Friday, April 13, 2007

Is Everything Pre-Determined Such That We Are Merely Pawns?

For those who believe in God, the idea of the existence of free will is rather simple to believe in. We have the evidence of its existence in our daily experiences of making choices in thought and action. But the person who does not believe in God, or who rejects the idea of God altogether -- along with the idea that human persons possess a soul, a spirit from God -- both the agnostic and atheist have a dilemma to overcome with respect to the supposed existence of free will. If they persist in their unbelief, then many necessarily must logically conclude that "free will" and "self-determination" do not really exist, indeed, "thought" does not really exist, they are simply illusions that we think that we are experiencing.

That is because the physical world is governed by certain fixed and uniform physical laws, as well as the law of cause and effect, and if God does not exist, that is, if a cause above and independent of the physical universe does not exist, then all effects are necessarily caused, or determined, by some prior pre-existing physical event or condition, just like dominoes falling according to their initial set-up and the falling of the first domino. In the case of a human being, he does not have a soul, but is merely a body, a biological entity whose apparent "independent thoughts" are nothing more than electro-chemical impulses interacting with chemical markers that have been laid down in brain tissue, and which we know as memory, with both those impulses and markers being themselves pre-determined by other purely physical causes.

Determinism, then, is the philosophical proposition that every event, including human cognition, decision and action, is causally determined by an unbroken chain of prior occurrences. Determinism may also be defined as the thesis that there is at any instant exactly one physically possible future. Determinists believe that the level to which human beings have influence over their future is itself dependent on present and past. Thus, most determinists believe that “free will” is merely an illusion, a mere feeling of independent agency. And if are thoughts and actions are all pre-determined and we have no personal power to think and do otherwise, then they are not really our own thoughts and actions, and we cannot justly be held morally responsible for them.

“Causal determinism” is the thesis that future events are necessitated by past and present events combined with the laws of nature, that is, the universe is nothing more than a chain of events following one after another according to the law of cause and effect. Causal determinism is associated with, and relies upon, the ideas of causality and materialism. Causality always implies at least some relationship of dependency between the cause and the effect. Causal determinism as been associated with Newtonian physics, which depicts the physical matter of the universe as operating according to a set of fixed, knowable laws. For example, Newton's first law, the law of inertia, states that "an object at rest will remain at rest unless acted upon by an external and unbalanced force, while an object in motion will remain in motion unless acted upon by an external and unbalanced force." The "billiard ball" hypothesis, a product of Newtonian physics, argues that once the initial conditions of the universe have been established the rest of the history of the universe follows inevitably.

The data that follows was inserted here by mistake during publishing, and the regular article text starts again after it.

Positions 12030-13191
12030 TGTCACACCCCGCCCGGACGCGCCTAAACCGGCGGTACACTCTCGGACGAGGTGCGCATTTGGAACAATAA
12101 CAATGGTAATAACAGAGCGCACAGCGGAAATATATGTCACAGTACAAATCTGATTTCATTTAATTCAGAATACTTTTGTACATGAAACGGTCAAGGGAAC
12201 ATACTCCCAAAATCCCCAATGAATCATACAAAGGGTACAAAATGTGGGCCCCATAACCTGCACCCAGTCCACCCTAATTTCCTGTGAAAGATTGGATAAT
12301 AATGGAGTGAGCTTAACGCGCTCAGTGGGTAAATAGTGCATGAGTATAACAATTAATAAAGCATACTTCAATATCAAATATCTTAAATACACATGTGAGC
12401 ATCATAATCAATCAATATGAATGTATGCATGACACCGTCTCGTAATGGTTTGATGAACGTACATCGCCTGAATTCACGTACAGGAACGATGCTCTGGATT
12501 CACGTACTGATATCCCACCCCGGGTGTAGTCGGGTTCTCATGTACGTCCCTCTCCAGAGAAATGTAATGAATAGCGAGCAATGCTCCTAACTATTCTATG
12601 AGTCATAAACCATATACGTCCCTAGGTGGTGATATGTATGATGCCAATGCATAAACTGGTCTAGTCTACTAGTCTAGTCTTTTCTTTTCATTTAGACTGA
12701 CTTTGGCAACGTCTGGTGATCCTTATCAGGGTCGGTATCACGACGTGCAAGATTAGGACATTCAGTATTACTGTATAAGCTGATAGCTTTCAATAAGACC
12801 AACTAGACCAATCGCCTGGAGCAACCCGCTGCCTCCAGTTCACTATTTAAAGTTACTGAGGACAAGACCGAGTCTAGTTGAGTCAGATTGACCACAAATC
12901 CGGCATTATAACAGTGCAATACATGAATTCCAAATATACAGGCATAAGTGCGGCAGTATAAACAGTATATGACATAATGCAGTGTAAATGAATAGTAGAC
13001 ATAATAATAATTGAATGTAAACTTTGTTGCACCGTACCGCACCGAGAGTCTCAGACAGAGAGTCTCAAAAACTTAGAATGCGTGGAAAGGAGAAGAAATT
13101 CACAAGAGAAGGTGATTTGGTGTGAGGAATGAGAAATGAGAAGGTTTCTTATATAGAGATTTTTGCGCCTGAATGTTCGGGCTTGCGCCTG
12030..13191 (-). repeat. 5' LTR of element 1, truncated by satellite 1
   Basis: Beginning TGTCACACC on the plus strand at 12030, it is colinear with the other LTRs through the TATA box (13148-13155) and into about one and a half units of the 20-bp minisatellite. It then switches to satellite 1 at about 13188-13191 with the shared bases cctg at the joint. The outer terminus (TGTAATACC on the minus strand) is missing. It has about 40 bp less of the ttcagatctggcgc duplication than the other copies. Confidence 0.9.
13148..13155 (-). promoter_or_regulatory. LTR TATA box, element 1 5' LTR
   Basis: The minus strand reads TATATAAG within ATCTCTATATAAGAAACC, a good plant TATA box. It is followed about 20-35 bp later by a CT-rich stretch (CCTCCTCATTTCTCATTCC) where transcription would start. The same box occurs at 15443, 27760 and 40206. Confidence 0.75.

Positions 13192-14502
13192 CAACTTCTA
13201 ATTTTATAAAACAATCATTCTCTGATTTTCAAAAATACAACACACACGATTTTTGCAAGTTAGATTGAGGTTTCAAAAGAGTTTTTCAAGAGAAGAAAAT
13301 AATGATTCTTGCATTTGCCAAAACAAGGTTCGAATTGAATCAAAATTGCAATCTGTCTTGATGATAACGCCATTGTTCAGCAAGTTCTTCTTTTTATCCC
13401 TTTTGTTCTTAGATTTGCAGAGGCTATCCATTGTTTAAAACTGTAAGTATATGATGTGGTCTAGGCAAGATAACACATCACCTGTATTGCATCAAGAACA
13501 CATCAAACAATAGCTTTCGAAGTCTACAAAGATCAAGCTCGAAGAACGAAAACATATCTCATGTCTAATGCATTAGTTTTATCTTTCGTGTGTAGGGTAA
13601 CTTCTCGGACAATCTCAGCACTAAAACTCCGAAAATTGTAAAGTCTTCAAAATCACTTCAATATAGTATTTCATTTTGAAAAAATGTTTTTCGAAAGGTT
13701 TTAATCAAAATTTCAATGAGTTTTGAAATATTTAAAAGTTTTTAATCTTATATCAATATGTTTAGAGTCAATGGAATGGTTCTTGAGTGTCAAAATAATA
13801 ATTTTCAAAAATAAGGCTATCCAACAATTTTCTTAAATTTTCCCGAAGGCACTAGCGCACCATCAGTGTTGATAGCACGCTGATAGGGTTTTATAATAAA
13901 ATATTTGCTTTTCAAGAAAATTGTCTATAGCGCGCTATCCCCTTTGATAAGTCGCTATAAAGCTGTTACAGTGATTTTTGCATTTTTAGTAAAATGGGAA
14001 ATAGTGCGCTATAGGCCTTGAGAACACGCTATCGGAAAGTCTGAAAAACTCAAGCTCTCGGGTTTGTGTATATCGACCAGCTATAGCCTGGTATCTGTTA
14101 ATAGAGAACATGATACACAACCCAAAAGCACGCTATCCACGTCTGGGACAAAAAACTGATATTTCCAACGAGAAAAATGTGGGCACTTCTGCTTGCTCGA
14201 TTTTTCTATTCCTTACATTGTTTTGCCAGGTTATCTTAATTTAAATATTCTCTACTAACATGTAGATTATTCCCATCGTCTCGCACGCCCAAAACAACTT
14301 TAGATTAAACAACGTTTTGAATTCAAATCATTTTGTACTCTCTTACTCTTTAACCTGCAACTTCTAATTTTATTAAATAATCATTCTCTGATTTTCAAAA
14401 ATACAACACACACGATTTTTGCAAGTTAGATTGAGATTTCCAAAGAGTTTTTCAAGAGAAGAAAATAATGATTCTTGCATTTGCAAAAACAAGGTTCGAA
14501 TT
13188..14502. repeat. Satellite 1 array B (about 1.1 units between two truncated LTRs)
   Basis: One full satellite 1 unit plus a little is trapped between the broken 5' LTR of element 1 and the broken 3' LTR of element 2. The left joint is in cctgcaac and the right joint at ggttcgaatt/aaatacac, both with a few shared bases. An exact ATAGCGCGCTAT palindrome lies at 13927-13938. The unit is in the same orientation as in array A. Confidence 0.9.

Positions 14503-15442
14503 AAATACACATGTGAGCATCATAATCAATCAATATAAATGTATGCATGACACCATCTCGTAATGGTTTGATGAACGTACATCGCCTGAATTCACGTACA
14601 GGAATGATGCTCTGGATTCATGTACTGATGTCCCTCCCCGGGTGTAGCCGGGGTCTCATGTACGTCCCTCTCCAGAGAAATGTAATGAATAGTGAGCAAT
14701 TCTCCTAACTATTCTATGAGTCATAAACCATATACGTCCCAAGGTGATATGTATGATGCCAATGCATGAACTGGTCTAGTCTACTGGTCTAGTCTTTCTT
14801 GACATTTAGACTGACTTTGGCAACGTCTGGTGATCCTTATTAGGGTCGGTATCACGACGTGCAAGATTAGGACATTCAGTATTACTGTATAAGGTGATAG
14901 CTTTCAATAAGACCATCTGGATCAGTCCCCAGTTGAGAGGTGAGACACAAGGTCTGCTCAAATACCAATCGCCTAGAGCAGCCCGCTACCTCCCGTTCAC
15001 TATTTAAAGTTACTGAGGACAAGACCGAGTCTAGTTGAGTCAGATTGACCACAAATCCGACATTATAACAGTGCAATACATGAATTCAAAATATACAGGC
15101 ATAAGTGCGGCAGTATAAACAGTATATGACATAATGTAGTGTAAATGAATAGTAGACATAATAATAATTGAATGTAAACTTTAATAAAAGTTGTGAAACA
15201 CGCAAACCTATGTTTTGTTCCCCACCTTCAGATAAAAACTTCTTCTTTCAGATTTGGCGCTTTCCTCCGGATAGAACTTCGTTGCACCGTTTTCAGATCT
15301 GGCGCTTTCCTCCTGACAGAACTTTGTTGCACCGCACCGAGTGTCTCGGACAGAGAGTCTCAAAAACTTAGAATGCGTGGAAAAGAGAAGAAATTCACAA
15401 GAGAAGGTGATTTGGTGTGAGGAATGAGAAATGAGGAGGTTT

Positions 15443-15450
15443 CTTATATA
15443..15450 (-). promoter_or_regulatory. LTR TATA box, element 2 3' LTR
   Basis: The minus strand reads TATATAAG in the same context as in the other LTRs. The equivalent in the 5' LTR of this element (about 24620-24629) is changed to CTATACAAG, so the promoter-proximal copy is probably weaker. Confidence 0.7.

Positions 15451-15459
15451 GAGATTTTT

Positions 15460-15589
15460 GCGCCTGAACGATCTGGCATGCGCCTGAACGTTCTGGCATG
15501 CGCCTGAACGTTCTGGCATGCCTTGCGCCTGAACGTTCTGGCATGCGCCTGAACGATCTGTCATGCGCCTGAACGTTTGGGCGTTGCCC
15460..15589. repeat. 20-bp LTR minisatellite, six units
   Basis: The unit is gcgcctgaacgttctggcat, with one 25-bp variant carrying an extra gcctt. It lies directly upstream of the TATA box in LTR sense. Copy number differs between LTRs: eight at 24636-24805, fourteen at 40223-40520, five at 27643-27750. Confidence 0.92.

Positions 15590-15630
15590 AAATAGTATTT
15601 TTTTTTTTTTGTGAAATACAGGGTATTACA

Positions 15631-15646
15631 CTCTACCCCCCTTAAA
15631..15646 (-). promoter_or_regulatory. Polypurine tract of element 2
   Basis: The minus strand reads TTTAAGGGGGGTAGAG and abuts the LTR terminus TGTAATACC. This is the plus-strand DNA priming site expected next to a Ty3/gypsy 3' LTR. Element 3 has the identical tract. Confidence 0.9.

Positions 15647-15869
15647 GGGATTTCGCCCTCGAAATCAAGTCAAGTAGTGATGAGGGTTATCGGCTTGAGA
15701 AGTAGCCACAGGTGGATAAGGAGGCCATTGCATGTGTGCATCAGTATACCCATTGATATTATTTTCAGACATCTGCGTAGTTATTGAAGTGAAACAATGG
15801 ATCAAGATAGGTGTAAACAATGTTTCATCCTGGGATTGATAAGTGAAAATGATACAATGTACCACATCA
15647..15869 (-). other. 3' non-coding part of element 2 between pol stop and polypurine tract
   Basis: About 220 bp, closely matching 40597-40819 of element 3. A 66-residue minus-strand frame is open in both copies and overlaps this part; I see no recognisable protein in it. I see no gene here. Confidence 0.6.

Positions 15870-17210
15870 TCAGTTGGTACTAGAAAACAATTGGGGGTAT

“Biological determinism” is the idea that all behavior, belief, and desire are fixed by our genetic endowment. There are other similar ideas of determinism, including cultural determinism and psychological determinism.

“Theological determinism” is the thesis that there is a God, but He determines all that humans will do by decreeing their actions in advance. The problem of free will, in this context, is the problem of how our actions can be free, if there is a being who has determined them for us ahead of time, that is, if He has predestined us to a particular outcome. Ultimately, such thought often leads to the idea of "God as puppet master," with human beings being the puppets.

Fatalism, as a philosophy, does not refer to the idea that "we are all going to die," but instead refers to the idea of "fate." That is, in the philosophical sense, fatalism is the idea that all events are subject to fate or inevitable pre-determination. Such fatalism can refer to at least one of three interrelated ideas: (1) There is no free will, and everything including human actions, could only have happened as it did. This version of fatalism is very similar to determinism. (2) Although human actions are free, they are nonetheless ineffectual in determining events, because "whatever will be will be." This version of fatalism is very similar to predestination. Whereas determinists think the future is fixed because of causality, predestinarian fatalists think it is fixed in spite of causality. (3) An attitude of inaction and passive acceptance, rather than striving, is appropriate. This version of fatalism is very similar to defeatism.

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